York Mirror Thursday June 23, 2016 edition by Cynthia Reason and check out the Fresh Air Finder Map..
Webtrak is an online tool which provides real-time and historical flight path data so you can investigate aircraft operations.
Webtrak makes it easier for you to see what plane is overhead and to submit a noise complaint.
You could also plug in your home or office address and see if airplanes are in your flight path. This is a very cool site - I
plugged in my home address and it showed me a plane flying near my house in real time. You can even type in a specific
day and time to see what planes were flying overhead at that time.
I ran my mouse over the plane and it showed me the height or altitude of the plane as well as the origin of the flight, the
type of plane and destination...click on Webtrak to go to the site. Be sure to read the left side tab at the top "Start Here"
and the tab "Flights and Complaints" will allow you to enter your address. Be sure to investigate all the tabs and sections
there's a lot you can do with this site.
Aircraft noise has been a long standing issue in Toronto as well as most major and inter-city airports. As the population
increases in any given city the air traffic tends to increase. Most people know that aircraft can produce very loud noises,
but living in the flight path to a major airport may produce loud noises over a period of time which can have a more
devastating impact to the human ear, not to mention the psychological or long term impact...i.e. Stress.
Typically noise is measured in Decibels (db) but how do you measure aircraft noise, over a period of time, type of aircraft,
night or day operation, weight etc. etc....many variables have gone into finding a formula to come up with the effective
perceived noise level. The NEF or Noise Exposure Forecast was introduced by Transport Canada to provide a guide and
a contour map was designed to visually identify the NEF rating around Toronto International Airport.
The contour map will give you the NEF rating - look very closely at the black lines and you will see a NEF Rating -
(25,30,35,40). The contour map doesn't give you the community response (Basically at what number will the community
respond, such as noise complaints based on the individual number) the higher the number the louder the noise. This is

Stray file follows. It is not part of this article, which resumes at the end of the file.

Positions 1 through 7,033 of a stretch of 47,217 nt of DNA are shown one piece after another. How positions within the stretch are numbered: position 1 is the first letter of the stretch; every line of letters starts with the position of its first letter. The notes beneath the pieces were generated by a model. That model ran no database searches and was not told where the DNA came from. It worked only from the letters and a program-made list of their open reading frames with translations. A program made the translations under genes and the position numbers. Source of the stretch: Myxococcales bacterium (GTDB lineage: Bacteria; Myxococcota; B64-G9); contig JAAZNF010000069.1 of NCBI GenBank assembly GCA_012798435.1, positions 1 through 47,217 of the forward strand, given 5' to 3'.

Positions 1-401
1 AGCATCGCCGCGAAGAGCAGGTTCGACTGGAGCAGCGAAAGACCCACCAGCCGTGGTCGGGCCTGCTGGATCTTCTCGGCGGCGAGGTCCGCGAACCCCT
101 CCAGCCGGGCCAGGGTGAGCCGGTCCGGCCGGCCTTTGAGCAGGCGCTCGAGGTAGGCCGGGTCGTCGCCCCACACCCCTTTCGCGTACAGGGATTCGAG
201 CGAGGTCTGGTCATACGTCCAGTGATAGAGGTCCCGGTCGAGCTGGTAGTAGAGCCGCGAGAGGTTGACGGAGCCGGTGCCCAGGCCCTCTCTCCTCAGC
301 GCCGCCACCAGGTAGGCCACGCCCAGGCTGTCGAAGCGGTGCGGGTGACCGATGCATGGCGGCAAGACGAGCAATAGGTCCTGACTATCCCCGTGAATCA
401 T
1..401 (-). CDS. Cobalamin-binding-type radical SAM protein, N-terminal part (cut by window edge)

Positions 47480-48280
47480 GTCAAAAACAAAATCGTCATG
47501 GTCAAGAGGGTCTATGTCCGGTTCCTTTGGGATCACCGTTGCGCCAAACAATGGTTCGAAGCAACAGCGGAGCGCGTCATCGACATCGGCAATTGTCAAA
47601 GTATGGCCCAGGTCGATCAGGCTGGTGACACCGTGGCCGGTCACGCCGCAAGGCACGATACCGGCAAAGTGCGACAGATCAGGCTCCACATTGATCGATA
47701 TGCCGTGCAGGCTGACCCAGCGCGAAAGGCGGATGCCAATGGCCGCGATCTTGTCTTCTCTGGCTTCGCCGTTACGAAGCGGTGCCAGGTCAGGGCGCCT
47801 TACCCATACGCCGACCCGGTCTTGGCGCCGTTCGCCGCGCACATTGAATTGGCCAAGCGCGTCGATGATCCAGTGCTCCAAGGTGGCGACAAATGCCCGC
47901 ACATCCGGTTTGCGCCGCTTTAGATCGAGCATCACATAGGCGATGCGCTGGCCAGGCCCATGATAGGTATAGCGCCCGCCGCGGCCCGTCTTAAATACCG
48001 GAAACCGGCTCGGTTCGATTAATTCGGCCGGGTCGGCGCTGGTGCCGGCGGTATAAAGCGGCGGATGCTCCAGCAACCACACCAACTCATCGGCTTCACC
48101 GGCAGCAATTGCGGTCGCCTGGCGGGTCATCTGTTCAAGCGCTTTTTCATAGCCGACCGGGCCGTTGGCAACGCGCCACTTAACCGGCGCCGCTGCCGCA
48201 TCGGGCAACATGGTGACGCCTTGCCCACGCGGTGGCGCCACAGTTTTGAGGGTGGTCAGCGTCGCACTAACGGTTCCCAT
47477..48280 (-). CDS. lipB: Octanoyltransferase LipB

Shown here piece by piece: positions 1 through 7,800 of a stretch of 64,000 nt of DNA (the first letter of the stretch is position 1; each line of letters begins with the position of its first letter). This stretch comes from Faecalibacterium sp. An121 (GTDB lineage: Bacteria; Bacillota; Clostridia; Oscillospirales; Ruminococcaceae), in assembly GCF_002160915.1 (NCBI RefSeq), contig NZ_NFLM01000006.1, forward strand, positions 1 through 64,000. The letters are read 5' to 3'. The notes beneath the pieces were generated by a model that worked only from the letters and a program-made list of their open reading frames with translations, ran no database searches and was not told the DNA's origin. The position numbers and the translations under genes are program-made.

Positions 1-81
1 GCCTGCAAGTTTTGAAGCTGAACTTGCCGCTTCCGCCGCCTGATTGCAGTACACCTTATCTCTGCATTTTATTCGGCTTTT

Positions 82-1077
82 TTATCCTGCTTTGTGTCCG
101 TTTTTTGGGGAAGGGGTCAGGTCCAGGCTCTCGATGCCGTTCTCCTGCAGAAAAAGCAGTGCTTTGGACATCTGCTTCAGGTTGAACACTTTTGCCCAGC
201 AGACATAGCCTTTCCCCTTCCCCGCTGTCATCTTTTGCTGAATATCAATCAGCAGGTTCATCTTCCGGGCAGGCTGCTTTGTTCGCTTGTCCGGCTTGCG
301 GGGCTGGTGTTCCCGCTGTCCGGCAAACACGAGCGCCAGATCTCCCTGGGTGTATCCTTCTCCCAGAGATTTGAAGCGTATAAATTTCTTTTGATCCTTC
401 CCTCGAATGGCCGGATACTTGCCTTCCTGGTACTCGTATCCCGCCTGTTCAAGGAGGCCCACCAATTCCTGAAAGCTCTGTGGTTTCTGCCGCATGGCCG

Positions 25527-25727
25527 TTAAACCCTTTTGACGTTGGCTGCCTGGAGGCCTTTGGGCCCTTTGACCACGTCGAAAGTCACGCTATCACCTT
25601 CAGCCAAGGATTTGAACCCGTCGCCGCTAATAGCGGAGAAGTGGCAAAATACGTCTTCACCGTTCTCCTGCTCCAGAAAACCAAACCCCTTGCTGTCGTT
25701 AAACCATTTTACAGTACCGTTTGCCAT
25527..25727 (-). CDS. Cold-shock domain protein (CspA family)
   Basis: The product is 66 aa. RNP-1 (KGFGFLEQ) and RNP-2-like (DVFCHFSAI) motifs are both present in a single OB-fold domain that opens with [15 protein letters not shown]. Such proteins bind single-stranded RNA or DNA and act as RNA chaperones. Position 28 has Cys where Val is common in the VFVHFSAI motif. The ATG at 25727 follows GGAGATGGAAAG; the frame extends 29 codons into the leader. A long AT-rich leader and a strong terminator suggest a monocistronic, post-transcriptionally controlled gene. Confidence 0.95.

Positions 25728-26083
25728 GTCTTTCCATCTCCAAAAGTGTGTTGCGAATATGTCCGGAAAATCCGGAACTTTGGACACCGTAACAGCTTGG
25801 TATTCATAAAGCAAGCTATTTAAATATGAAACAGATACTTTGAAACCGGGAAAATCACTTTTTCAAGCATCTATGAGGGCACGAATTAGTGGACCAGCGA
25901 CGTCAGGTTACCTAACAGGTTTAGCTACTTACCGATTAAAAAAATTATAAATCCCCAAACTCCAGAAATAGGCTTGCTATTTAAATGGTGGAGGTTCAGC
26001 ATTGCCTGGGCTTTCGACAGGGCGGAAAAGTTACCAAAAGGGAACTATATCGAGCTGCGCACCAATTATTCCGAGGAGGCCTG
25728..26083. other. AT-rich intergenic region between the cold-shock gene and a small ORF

important if you want to buy a house in an area defined by the contour map.
So I found Transport Canada's Definition, scroll down to 4.8 Recommended Practices and review Table 1 - Community
1 (over 40 NEF) Repeated and vigorous individual complaints are likely. Concerted group and legal action might be
2 (35-40 NEF) Individual complaints may be vigorous. Possible group action and appeals to authorities.
3 (30-35 NEF) Sporadic to repeated individual complaints. Group action is possible.
4 (below 30 NEF) Sporadic complaints may occur. Noise may interfere occasionally with certain activities of the resident.
For more publications and links visit Toronto Pearson website
Toronto International Airport - Webtrak
If your thinking about buying a home or you already own a home near a railway line or yard there are some important CP
I also wanted to provide additional information and links, see below, which you may or may not find on CP and CN's
brochure and or web page. The Canadian Rail Atlas is very useful in zeroing on your actual community or street level and
identifying if a rail line is near by.
Canadian Rail Atlas - a website with a detailed map that outlines almost 45,000 Kilometers of railway network in Canada
where you can view class 1, short-line, tourist, commuter and intercity passenger railways. Make sure you read the USER
MANUAL first its very helpful in understanding the full use of the map, or go directly to the MAP.
Rail and Reason - A community blog for people affected by railway noise pollution.
Railway Noise Measurement and Reporting Methodology - was prepared to guide railway companies, citizens, and
municipalities conducting a railway noise assessment in the course of a noise dispute before the Agency. A complement
to the Guidelines (see Guidelines below), the Methodology sets out procedures for the assessment of noise levels from
existing rail installations and installations under construction. The Methodology may be used by the Agency in reviewing
noise assessment submissions provided in support of cases for adjudication
Guidelines for the Resolution of Complaints over Railway Noise and Vibration - The Guidelines set out the collaborative
measures that parties must follow before the Agency will investigate a complaint. They also set out the elements the
Agency will consider in determining whether a railway company is in compliance with the noise provisions of the CTA and
the process to be followed in filing a complaint and the information to be submitted
Transport Canada - Website outlining railway safety - Acts, Regulations, Rules, Standards etc.
Heat Recovery Ventilator - Internal
Heat Recovery Ventilator - Control Panel